Is watching cockfights in the comfort of your home OK?

Over the past year, the American Humane Society has been targeting Amazon.com as an accomplice in the sale and distribution of cockfighting magazines and videos. According to Amazon, it wasn't the legal distributor of this material (which is true, a thir

When I woke up this morning, I wasn't sure if I would talk about the latest product for the home or the latest trend in the industry. But when I came across this article on Techdirt, I couldn't help but talk about it.

Over the past year, the American Humane Society has been targeting Amazon.com as an accomplice in the sale and distribution of cockfighting magazines and videos. According to Amazon, it wasn't the legal distributor of this material (which is true, a third-party merchant was) and the lawsuit should be brought up against those people actually distributing the material.

Back in 1999, President Clinton enacted a law making the depiction of animal cruelty illegal in any form and especially as a video on the Internet. Unfortunately, this law was extremely broad in scope and a number of loopholes arose that allowed people to continue distributing the offensive material, regardless of the law.

In an effort to curb this string of videos, the Humane Society is going to court against the distributor of the cockfighting material saying it is in direct violation of the aforementioned law. The distributor claims that the company operates in Puerto Rico where this form of entertainment is an accepted part of the culture. Even worse, Internet depiction of illegal activities is not illegal and some believe that an all-out stoppage to cockfighting could set a precedent that could easily limit the rights of people on the Internet under the first amendment. If you ask me, these people are dead wrong.

Cockfighting is one of the most brutal and disturbing forms of entertainment we have ever seen. For those who aren't too sure how it works, a group of people stand around a ring and watch two roosters peck the hell out of each other until one dies or someone steps in. The point: money -- cockfighting is typically a betting person's sport.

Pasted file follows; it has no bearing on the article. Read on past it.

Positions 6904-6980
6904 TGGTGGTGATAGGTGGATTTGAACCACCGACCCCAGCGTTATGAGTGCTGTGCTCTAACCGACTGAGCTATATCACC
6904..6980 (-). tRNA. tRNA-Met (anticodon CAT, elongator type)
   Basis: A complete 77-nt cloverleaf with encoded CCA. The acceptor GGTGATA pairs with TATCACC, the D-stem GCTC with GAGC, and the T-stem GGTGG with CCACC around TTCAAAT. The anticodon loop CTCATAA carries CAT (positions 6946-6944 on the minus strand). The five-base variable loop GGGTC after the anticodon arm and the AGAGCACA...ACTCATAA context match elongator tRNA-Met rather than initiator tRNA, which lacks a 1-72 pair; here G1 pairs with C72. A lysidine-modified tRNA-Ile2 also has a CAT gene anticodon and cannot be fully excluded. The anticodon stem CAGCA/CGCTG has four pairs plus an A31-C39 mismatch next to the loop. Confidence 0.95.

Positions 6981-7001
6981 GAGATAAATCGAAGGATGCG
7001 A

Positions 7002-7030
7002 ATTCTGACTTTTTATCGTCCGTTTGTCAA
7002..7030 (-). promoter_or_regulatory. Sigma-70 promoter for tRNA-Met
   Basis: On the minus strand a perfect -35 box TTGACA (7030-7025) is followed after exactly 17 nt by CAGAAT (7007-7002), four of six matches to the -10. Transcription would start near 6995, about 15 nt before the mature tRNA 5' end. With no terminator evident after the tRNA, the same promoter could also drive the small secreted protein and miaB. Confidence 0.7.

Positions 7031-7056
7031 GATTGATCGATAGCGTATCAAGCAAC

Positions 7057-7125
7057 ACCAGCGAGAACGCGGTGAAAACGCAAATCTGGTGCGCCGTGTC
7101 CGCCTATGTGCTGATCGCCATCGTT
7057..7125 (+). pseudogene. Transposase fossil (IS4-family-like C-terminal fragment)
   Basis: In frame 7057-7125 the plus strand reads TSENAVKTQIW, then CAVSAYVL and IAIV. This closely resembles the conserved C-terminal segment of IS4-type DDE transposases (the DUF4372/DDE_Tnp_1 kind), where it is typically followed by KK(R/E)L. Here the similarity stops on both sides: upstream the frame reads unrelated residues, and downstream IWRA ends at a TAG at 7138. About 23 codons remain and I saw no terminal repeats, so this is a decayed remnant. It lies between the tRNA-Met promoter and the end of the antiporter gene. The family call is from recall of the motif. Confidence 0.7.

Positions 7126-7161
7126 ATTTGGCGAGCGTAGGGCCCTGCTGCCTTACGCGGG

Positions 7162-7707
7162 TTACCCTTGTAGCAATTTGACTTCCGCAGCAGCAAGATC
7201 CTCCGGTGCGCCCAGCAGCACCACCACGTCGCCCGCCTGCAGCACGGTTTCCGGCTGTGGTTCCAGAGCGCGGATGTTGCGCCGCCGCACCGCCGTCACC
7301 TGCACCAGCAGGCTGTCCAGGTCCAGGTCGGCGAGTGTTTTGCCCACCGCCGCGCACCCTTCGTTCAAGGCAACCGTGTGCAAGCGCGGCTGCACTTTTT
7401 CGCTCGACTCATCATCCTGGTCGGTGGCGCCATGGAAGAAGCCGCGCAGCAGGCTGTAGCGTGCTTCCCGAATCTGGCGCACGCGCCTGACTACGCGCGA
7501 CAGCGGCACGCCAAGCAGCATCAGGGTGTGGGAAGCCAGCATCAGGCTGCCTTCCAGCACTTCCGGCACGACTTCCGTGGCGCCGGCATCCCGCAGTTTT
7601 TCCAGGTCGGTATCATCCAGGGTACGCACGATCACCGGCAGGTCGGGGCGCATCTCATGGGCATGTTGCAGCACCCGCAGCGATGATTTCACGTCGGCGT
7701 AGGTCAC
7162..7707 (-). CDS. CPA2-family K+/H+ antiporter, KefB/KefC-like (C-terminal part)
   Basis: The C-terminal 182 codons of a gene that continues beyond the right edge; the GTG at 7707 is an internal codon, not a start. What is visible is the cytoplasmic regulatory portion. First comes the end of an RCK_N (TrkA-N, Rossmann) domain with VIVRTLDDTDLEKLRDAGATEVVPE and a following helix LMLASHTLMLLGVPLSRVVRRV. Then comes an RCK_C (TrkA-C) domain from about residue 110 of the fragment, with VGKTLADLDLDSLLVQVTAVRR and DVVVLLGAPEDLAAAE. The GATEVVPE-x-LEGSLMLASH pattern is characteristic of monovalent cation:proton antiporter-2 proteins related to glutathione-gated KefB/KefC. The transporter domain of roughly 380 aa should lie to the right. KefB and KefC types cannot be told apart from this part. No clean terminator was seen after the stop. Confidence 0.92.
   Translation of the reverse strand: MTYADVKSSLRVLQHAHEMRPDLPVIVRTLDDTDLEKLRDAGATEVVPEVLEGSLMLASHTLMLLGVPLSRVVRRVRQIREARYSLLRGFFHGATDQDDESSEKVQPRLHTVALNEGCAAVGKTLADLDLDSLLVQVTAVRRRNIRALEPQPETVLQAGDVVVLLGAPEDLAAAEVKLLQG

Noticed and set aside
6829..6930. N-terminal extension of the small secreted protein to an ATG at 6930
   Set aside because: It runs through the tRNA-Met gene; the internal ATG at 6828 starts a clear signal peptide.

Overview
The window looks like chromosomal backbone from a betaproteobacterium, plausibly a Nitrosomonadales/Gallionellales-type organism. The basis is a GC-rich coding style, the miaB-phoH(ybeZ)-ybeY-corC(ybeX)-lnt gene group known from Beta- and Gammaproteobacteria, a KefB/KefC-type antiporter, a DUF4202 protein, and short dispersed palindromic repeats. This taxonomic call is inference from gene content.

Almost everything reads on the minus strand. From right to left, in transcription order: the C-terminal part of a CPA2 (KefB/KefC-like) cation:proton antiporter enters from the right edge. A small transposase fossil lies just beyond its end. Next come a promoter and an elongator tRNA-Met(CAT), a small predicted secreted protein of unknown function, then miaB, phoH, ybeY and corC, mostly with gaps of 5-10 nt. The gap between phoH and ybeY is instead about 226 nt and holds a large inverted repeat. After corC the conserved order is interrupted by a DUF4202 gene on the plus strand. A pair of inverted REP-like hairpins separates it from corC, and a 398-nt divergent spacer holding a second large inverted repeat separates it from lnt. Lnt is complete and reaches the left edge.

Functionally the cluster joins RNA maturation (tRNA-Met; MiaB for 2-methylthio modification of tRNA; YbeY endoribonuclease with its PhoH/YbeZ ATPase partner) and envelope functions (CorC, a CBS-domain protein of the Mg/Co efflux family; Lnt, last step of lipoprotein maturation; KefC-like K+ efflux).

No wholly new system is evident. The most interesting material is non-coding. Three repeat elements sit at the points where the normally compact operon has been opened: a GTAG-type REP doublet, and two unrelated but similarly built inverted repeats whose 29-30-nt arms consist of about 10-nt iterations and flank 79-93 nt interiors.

While I understand cockfighting is a part of the Puerto Rican culture and I respect that, it has no place in American homes. First off, the point of watching a cock fight is to bet on the best rooster and hope you win money. Are people creating some sort of illegal gambling ring in their homes and using the video as the determining factor on who should win the bet? If so, I'm pretty sure that's illegal.

I respect the right for people to watch what they want on the Internet in the comfort of their own home -- to a degree. I don't believe people should be able to watch pedophilia on the Internet, I don't believe people should watch brutal rapes or murders on the Internet and to be honest, I don't believe people should be able to watch cruel and inhumane animal treatment on the Internet. I don't think that's limiting our first amendment rights, I just think it's common sense.

I'm sure some of you feel it is an animal fight much like the fights we see on the Discovery Channel or Animal Planet, but I tend to disagree. The fights on those channels occur in the wild and it is a part of their nature. Cockfighting is created by people who want to watch two animals kill each other so they can make an extra bit of money.

And while we're at it, let's get rid of all the dog fights on the Internet too. What kind of people will take helpless dogs and watch them fight to the death for a few extra bucks? Why should that be allowed on the Internet? Do people get some sick pleasure watching those videos? If so, I think first amendment rights should be the least of their worries.

As the Internet grew, the back room videos of yesteryear quietly crept onto the web. Along with those videos, viewers found an outlet to enjoy their topic of interest in the quiet and comfort of their own homes. And while most people enjoy the ability to watch funny shows or other legal material on the Internet, those back room viewers press on and creep their way into the more mainstream consciousness.

But at what point do we need to say enough is enough?

Animals are by and large, quite helpless. When placed in the care of human beings, they need to be fed and brought to water. Animals need to be given the opportunity to procreate and live a life as they were meant to live it. Animals were not meant to be treated poorly. We put people in jail for dog and cock fighting and killing animals, why shouldn't we stop the distribution of those same actions?

Cockfighting has no place on the Internet. It's not a matter of first amendment rights, it's a matter of doing what is right.

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About the author

Don Reisinger is a technology columnist who has covered everything from HDTVs to computers to Flowbee Haircut Systems. Besides his work with CNET, Don's work has been featured in a variety of other publications including PC World and a host of Ziff-Davis publications.

 

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